While we see from the Hindu article that Nair was in the MSP, we also see from trial records that Nair perhaps served in the RAF or the Bengal air force as a clerk for some time before proceeding to Singapore. We can guess that he must have been aged 34 when he moved abroad. Tracking Kumaran Nair proved tough and we get a first notice of him right after he reached Singapore and took up the job as a Taxi driver. In fact he soon landed up in court, accused or murder. On May 22nd, 1939, his car, passing a parked bus, hit and killed a Chinese woman Ong Ah Yit, crossing the Sembawang road. CH Witton the judge acquitted Nair, after reviewing evidence and analysis of the brake marks, concluding that his car was too slow and that the woman was perhaps at fault by running into the oncoming vehicle.
His next brush with the British law system was unfortunately not so fortunate, for it would lead him to the gallows. How did this turnabout happen and why did he end up in the courts again? Trail records leave a sorrowful tale of treachery, homesickness and patriotism, as well as a show of heroic valor and leadership.
I would assume that Nair continued to work in Singapore till 1942, not really making a mark, perhaps the typical frustrated overseas Malabari, itching for action. Life was actually a total mess in those parts by 1941 especially in Malaya, where in reality the situation was somewhat different. While the marauding Japanese were somewhat partial to Indians, they still showed a marked racial attitude towards the Indians whom they held in low esteem. Many stories of them using Indians for menial work had been reported and even at more influential levels, Japanese officers held Indian counterparts in contempt. R Bose and AM Nair had the right connections in Japan, but rapidly moving events did not allow that goodwill to filter down the ranks to the common man.
Malaya's major ethnic groups, the Indians and Malays, generally escaped the worst of this treatment while the Chinese bore the brunt of it. The Japanese wanted the support of the Indian community to invade and free India from British rule. As the war progressed all three ethnic communities began to suffer deprivations from increasingly severe rationing, hyper-inflation, and a lack of resources. Both the Malay and Indian communities gradually came into more conflict with the occupying Japanese.
Japanese intelligence officer Major Iwaichi Fujiwara had persuaded Major Mohan Singh of the 14th Punjab to form the INA with defecting and Indian soldiers (POW’s from the battle of Jitra). By 1942, the INA had 40,000 members with Mohan Singh as CInC.
In Singapore, we now see the proclamation of the All-Malayan Indian Independence League. The League was headed by Nedyam Raghavan, a Penang Barrister and a prominent Malayan Indian. Joining him at the board was another Malayali, K.P.Kesava Menon from Singapore and S.C Goho (head of Indian Passive defense in Singapore and a lawyer himself). Indians flocked to join the IIL and membership was estimated to be around a hundred-thousand at the end of August 1942. The IIL card helped them when accosted by a Japanese soldier for the League's membership card identified the holder as Indian (and thus an ally), it was needed to collect rations from Japanese depots.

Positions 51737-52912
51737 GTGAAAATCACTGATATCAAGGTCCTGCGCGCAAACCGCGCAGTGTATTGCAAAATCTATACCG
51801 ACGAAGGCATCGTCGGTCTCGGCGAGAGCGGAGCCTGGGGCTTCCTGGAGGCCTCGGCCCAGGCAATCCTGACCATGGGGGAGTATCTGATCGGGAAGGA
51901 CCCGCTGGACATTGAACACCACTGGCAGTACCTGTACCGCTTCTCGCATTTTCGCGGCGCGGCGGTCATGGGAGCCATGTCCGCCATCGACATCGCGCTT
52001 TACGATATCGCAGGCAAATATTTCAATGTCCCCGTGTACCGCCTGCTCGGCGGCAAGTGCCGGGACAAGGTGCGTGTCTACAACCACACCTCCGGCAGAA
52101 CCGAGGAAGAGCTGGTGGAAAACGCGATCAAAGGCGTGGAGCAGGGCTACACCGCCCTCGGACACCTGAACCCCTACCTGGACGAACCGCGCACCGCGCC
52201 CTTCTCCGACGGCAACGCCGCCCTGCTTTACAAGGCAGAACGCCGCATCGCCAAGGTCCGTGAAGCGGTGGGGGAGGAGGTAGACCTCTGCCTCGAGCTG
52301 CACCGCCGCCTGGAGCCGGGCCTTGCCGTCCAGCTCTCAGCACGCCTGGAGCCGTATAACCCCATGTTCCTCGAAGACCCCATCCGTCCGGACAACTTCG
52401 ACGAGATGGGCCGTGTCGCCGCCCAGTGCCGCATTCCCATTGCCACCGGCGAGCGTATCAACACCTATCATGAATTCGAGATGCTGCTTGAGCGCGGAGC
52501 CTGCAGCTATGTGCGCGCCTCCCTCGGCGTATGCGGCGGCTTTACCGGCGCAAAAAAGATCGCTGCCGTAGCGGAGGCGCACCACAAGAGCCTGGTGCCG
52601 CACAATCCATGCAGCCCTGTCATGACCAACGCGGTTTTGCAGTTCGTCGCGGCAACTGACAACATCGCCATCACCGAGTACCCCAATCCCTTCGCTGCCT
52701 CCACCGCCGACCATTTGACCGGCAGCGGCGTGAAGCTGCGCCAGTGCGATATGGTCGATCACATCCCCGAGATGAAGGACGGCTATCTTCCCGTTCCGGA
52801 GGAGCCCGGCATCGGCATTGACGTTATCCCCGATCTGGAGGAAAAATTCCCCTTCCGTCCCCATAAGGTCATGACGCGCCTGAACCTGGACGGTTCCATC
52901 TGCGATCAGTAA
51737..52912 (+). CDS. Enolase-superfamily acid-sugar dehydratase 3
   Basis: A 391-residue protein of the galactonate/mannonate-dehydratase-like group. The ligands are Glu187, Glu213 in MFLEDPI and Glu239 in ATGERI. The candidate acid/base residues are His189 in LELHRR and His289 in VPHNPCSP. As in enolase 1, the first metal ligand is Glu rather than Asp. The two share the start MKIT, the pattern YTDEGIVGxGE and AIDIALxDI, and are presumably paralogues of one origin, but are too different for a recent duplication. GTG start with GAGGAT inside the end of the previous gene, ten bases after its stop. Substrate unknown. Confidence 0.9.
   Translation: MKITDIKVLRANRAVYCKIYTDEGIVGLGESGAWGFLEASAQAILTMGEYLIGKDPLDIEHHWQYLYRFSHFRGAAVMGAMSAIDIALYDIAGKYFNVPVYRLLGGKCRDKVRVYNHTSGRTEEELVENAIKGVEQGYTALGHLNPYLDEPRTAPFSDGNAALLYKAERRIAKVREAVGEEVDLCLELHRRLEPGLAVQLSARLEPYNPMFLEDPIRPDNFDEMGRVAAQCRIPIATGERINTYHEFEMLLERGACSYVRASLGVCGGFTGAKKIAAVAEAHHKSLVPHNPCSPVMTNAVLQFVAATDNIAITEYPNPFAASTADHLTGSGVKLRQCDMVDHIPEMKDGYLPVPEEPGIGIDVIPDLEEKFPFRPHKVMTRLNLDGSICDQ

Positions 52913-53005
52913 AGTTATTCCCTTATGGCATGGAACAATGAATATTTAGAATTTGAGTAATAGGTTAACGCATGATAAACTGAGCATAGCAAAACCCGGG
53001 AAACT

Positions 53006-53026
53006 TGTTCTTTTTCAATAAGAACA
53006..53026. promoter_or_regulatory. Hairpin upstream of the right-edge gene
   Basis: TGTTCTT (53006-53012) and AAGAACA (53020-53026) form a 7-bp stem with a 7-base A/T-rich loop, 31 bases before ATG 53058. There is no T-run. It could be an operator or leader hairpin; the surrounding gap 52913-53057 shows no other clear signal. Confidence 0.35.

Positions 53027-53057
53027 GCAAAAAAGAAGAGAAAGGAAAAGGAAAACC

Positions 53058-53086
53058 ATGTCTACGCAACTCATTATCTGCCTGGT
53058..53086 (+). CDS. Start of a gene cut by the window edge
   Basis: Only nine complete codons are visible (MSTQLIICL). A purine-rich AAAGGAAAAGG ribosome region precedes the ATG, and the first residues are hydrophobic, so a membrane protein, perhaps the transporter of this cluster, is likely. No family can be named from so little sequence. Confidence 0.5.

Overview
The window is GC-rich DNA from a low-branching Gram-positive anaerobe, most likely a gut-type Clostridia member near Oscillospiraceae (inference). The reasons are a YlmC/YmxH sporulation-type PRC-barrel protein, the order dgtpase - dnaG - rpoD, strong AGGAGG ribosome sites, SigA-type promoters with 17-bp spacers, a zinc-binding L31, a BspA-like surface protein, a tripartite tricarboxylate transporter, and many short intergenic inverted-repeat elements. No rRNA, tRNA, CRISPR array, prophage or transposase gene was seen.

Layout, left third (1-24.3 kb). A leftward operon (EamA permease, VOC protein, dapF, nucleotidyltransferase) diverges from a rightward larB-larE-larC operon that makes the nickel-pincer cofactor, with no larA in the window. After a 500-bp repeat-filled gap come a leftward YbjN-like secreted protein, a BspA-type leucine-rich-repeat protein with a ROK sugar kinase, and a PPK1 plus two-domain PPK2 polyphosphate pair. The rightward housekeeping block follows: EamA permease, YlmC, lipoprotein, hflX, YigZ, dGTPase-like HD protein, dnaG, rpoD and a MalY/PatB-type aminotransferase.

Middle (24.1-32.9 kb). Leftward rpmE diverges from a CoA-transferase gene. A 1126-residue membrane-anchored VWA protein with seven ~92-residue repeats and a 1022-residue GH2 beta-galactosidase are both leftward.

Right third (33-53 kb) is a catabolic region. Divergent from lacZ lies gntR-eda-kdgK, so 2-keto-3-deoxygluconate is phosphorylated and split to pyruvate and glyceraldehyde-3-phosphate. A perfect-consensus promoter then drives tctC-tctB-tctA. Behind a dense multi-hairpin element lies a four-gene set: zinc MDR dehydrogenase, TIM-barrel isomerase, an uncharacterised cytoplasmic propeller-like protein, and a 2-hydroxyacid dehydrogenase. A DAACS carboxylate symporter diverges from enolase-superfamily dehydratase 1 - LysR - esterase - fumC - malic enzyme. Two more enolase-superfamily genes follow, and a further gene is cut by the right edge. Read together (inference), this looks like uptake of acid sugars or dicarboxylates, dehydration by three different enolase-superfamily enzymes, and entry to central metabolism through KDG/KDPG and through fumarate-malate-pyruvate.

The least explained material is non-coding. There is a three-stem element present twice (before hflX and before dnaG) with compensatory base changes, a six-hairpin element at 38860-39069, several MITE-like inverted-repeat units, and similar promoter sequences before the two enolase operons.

Kumaran Nair but naturally joined the IIL like others at the exhortation of Raghavan and we see him next moving to Penang. But as he still is somewhat obscure and out of harm’s way, let us meet the other prominent Malayali whose name we saw a little while ago.
Nedayam (Nediyamveetil) Raghavan, what an interesting person he was, and like many others, you
KP Keshava Menon on the other hand was from Palghat, hailing from the Tharoor region and a member of the Palghat royalty. He was like Raghavan, a London educated barrister, but had actually moved to Singapore from Calicut where he used to practice earlier. Keshava Menon established the popular Malayalam newspaper Mathrubhumi in 1923 and was its Chief Editor from the beginning till his death, except for the brief period when he went to practice law in Malaysia and Singapore and got actively involved in the nationalist movement.
These gentlemen were some of the people in SE Asia who organized finances for the nationalist movements, with the benevolent Nattukottai Chettiars in Malaya, Burma and Singapore contributing lavishly to the INC.
Soon, the paths of all these people from Kerala were to cross and remain intertwined. Even more coincidental is the fact that the fates of some of them, such as Abdul Khader and Kumaran Nair were to a certain extent in the hands of the organization headed by another person so well known to Calicut, none other than the Hon A C Thorne, the home secretary.